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Normal Schmormal

Hannah Milton is a GP, mum, and a runner.

I first heard of Ashley Blaker whilst enjoying his Radio 4 show “6.5 children”, but he is a long-time producer and comedy writer for the BBC, whose work I have heard without realising.

This book is a very funny read about the chaos that is his family life. He and his wife (who somehow has the time to be a teacher as well) have 5 biological children and an adopted child who has Down’s syndrome. Three of his biological children have diagnosed SEN (special education needs) which means his family life is a little different from other families. Blaker coins the term “Zappas” to describe children with SEN, after Frank Zappa the zany 60/70s American musician. In contrast, he uses the term “Coldplays”, the hugely popular and successful but middle-of-the-road band, to describe his other, ‘neurotypical’, children. I love these descriptions and have already adopted the terms into my everyday language. It feels so much less stigmatising than SEN and almost makes me want to be a Zappa!

It was a useful reminder that we must go at the pace of the parents in our role as GPs.

There are many more of his anecdotes and phrases that I suspect will be absorbed into my general parenting lingo e.g. “a tissues meeting” at school: one where your child has done something terrible, or “a biscuits meeting”: one where your child has resisted doing something terrible and is therefore a cause for celebration!

It was interesting to hear how Blaker and his wife slowly came to the realisation that there was something different about their first son. Even though his wife had worked as a SEN teacher (and headteacher for a while), it wasn’t until they attended a birthday party with their son and noticed the widening gap in their child’s behaviour, compared to his peers, that they realised that they needed extra support. It was a useful reminder that we must go at the pace of the parents in our role as GPs.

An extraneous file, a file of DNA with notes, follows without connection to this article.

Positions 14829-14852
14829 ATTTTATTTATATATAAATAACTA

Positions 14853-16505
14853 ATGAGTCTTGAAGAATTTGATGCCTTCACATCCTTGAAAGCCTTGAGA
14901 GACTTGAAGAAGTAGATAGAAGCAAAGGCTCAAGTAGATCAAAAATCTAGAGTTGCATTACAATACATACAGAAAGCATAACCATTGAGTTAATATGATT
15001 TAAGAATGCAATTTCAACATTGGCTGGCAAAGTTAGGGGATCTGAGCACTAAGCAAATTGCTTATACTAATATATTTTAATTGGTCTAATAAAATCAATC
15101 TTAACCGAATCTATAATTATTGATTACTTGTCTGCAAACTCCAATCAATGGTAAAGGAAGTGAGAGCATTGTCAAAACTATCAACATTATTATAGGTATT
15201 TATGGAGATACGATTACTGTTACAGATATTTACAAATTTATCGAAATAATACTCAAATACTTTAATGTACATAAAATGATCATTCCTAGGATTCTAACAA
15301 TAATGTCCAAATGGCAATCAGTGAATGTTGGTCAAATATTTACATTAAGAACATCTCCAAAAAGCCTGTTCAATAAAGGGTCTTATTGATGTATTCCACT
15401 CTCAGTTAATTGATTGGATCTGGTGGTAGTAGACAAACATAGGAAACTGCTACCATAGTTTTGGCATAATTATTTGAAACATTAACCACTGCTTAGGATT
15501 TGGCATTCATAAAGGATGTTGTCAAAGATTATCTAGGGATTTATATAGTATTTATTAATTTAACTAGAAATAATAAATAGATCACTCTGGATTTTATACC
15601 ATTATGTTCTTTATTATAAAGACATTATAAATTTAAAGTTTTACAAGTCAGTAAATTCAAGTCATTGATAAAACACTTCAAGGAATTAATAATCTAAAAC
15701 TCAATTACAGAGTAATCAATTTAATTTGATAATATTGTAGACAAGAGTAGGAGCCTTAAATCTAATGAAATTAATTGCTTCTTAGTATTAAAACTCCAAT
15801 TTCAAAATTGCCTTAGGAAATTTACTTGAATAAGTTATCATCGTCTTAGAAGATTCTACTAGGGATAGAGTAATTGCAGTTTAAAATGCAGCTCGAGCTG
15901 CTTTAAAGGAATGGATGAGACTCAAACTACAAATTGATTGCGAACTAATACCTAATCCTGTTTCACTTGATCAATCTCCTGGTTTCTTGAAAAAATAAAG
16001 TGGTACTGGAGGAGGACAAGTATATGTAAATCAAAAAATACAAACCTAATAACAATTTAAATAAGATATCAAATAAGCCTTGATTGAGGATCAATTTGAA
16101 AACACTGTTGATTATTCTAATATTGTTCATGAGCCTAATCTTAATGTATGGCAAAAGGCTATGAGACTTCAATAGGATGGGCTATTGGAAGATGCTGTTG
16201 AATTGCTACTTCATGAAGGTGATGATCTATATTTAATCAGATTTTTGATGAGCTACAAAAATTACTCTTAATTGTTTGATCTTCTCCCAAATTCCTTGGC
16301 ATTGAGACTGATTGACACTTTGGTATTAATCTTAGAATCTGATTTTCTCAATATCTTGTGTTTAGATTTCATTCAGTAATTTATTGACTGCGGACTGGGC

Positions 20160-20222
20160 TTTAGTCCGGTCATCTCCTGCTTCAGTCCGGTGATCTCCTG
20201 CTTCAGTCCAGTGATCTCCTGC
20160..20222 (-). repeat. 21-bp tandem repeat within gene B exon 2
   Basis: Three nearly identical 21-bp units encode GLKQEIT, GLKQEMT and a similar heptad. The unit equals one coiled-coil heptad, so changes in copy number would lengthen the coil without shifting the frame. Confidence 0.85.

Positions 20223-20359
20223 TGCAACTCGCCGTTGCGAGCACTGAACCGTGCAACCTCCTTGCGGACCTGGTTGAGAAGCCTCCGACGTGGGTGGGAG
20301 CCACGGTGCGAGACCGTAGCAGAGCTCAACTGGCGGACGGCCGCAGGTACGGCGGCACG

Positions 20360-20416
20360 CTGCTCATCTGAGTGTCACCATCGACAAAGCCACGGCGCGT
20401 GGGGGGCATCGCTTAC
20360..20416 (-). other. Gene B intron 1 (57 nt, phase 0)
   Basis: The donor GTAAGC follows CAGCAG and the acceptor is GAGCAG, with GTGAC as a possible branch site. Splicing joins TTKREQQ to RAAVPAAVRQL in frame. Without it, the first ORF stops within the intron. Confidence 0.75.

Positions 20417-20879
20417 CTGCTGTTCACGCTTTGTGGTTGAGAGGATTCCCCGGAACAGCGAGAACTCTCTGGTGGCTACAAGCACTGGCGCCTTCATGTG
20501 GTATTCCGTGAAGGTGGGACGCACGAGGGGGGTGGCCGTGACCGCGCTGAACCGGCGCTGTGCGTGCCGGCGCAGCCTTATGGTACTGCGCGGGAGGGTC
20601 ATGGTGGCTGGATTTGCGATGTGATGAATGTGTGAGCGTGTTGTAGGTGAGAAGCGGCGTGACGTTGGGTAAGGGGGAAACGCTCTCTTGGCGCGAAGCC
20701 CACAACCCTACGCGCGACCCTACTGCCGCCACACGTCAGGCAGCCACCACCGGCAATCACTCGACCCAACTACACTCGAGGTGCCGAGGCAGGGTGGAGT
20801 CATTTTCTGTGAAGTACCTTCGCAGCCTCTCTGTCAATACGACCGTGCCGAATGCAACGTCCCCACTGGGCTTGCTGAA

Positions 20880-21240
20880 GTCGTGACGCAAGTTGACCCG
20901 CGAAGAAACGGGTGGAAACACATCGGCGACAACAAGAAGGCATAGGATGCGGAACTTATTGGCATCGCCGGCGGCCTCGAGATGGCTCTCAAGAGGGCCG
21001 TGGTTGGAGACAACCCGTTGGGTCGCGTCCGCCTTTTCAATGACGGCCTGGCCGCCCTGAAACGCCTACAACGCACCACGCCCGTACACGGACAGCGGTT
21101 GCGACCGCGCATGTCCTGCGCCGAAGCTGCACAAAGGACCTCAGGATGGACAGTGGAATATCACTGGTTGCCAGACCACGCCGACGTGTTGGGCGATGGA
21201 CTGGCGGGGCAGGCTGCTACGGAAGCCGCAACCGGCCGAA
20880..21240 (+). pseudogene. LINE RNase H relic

The book is a loose A to Z of advice for parenting children with SEN. There is honesty as well as some very real parenting tips within his amusing stories. The little summaries of pragmatic advice at the end of many of the chapters felt kind and realistic and he often reminds parents to be compassionate to themselves. I think the trend for parenting books (of which I have read many) can lead parents to feel that there is a way to resolve an issue that their children are having if only the parent could do better. I think it would be reassuring to the parents of “Zappas” to hear how Blaker’s wholehearted love and acceptance of each of his children, whilst keeping his own identity, has allowed his children to grow and develop. It gives hope that children will find their own way, even if it does require a little reframing.